Barcelona, Real Madrid, Bayern Munich & the Premier League - Where do the riches really lay across Europe?

SPECIAL REPORT: Premier League's top sides are well placed to be active in the transfer market but it is Florentino Perez who will once again be top of the transfer food chain
By Peter Staunton

Unai Emery was interviewed before the Europa League final by the Guardian and talk soon turned to Sevilla's transfer targets. "We wanted Gaston Ramirez," the Spaniard disclosed. "But he went to Hull City. We can’t compete economically with Hull City."

No other quote has quite managed to capture the economic disparity between the Premier League's lucky few and the rest of Europe outside the gates. Sevilla went on to qualify for the Champions League by virtue of their resounding win over Dnipro. Hull were relegated.

For the vast majority of players, England is the best place to go to earn their fortunes. Deloitte's Annual Review of Football Finance finds itself in perfect agreement with Emery.

A combination of "regulatory led cost control" and spiralling broadcast revenues mean all 20 Premier League clubs are represented in the most recent edition of Deloitte's Money League, accelerating far from European rivals. Indeed, the "poorest" Premier League team posted good enough revenue figures to make it into the top six of all of Europe's next four most powerful leagues. 

The Premier League now generates €3.9 billion in revenue, over €1.2bn more than its closest competitor, the Bundesliga, which is more than La Liga and Serie A combined. In 2013-14, 19 of the 20 clubs in the league posted operating profits with 13 teams posting record operating profits.

What it means is that any Premier League club has a head start on practically any other European counterpart in the market. "With relatively few barriers to movement for players, particularly within Europe, England’s increased means clearly gives Premier League clubs a greater purchasing power than ever before," the report states.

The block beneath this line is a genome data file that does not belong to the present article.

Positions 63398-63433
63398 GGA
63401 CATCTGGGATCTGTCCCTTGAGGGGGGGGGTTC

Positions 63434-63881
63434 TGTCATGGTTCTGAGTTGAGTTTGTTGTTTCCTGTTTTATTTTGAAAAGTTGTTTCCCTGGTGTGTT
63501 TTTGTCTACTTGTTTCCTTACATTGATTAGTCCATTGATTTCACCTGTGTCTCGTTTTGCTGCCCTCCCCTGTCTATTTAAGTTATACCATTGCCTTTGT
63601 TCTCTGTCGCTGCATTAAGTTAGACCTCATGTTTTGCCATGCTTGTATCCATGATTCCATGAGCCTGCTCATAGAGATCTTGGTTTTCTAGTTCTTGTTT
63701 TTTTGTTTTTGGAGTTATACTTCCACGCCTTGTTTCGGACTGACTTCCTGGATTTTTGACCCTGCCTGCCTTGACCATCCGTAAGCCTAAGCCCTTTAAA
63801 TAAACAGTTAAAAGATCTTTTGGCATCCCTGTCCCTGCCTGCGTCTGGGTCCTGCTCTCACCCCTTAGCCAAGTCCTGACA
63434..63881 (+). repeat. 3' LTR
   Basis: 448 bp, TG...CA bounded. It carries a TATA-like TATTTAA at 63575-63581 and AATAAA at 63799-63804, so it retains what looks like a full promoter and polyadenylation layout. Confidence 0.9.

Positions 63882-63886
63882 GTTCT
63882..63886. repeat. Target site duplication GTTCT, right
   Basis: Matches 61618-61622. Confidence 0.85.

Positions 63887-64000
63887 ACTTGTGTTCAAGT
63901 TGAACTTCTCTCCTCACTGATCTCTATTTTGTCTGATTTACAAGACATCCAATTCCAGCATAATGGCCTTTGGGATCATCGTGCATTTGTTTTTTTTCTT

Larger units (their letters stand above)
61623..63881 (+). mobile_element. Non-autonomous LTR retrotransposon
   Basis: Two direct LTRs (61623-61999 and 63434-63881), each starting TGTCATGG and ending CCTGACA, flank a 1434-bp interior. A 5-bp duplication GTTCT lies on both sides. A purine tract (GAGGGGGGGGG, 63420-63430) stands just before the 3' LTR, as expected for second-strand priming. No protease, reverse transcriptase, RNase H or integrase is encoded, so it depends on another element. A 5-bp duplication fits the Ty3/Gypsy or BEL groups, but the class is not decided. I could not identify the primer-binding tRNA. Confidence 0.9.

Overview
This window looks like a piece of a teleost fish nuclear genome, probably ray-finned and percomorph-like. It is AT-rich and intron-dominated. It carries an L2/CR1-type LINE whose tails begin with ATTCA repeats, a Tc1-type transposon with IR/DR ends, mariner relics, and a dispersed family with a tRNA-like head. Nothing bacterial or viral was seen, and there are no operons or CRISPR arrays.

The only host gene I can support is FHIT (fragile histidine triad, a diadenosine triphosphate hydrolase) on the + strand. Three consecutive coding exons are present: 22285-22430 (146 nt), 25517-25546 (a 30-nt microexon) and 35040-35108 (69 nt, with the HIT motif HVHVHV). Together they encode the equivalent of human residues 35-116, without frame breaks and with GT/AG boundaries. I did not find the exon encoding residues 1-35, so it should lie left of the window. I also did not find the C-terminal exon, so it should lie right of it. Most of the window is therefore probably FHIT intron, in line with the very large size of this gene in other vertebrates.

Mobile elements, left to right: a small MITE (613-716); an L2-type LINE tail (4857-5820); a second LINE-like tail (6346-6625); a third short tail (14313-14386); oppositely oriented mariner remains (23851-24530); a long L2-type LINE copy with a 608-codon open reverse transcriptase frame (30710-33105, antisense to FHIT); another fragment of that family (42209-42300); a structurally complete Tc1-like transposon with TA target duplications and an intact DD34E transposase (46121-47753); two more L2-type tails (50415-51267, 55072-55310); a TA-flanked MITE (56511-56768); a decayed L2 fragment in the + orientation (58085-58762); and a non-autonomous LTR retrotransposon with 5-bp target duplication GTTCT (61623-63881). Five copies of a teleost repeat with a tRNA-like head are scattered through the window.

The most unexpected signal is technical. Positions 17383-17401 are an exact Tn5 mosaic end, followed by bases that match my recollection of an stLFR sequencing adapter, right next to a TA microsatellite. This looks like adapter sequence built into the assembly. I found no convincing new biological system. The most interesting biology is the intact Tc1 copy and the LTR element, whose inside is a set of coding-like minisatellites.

Manchester United have a reported €180m to spend this summer. They took in close to €115m last season based on their Premier League performances and with Champions League football returning to Old Trafford, at least another €30m on top of that will be banked thanks to the club's onfield displays. A new kit deal with adidas, said to be worth €89m a year, as well as the existing €63m-per-annum deal with Chevrolet mean that United leave the rest behind when it comes to generating revenue.

Deloitte estimates United to have made football's highest operating profit in 2013-14 with €139m banked. That allowed executive vice chairman Ed Woodward to sanction big money deals for Angel di Maria, Ander Herrera and others last summer. By current estimations United will have about the same sum again to lavish on the market this summer in an attempt to piece together a squad to challenge for the title.



Neighbours Manchester City claim their initial period of "accelerated investment" under the Abu Dhabi United Group is at an end. That is probably just as well considering they had their wings clipped by Uefa's Financial Fair Play penalties last summer. City were profoundly affected by Uefa's restrictions last season, being forced to cut spending to a maximum of around €60m, and must still keep their wage budget at 2013-14 levels for another year at least.

They must also limit their losses this year to around €8m. It means that City's spending could still be severely curtailed if they cannot sell off some squad players, even as Uefa's regulations look to be relaxed. Manuel Pellegrini is said to be committed to at least one marquee summer signing with Kevin de Bruyne, the former Chelsea starlet now excelling with Wolfsburg, and Paul Pogba linked. 

FA Cup winners Arsenal will again be among the high rollers this summer following last season's capture Alexis Sanchez and €110m total outlay. The year before the headline arrival was Mesut Ozil and it should be no problem for the Gunners to find the cash to bring another star to the club. The club's half-yearly accounts released in February showed Arsene Wenger sitting on cash reserves of €166m with at least €60m of that rumoured available for summer transfers.

Arsenal's funds have been boosted by their €36m-per-annum deals with Puma and Emirates as well as the added cash from the new British domestic broadcast contracts. A new central midfielder, a centre forward and a goalkeeper could be brought to the Emirates with Morgan Schneiderlin and Petr Cech tipped to be the first to move in the off season. 

Chelsea, meanwhile, have managed to free up around €48m per season from what would have counted against their FFP totals. The decision to offload Fernando Torres to AC Milan meant that €21m was wiped from the books in terms of salary and transfer fee amortisation figures. Furthermore, Eden Hazard's new contract, although increased to €240,000 per-week, also counted positively towards Chelsea's FFP obligations. The value of Hazard's transfer fee and wages can now be spread over a five-and-a-half year period which means the club's annual books are in better shape.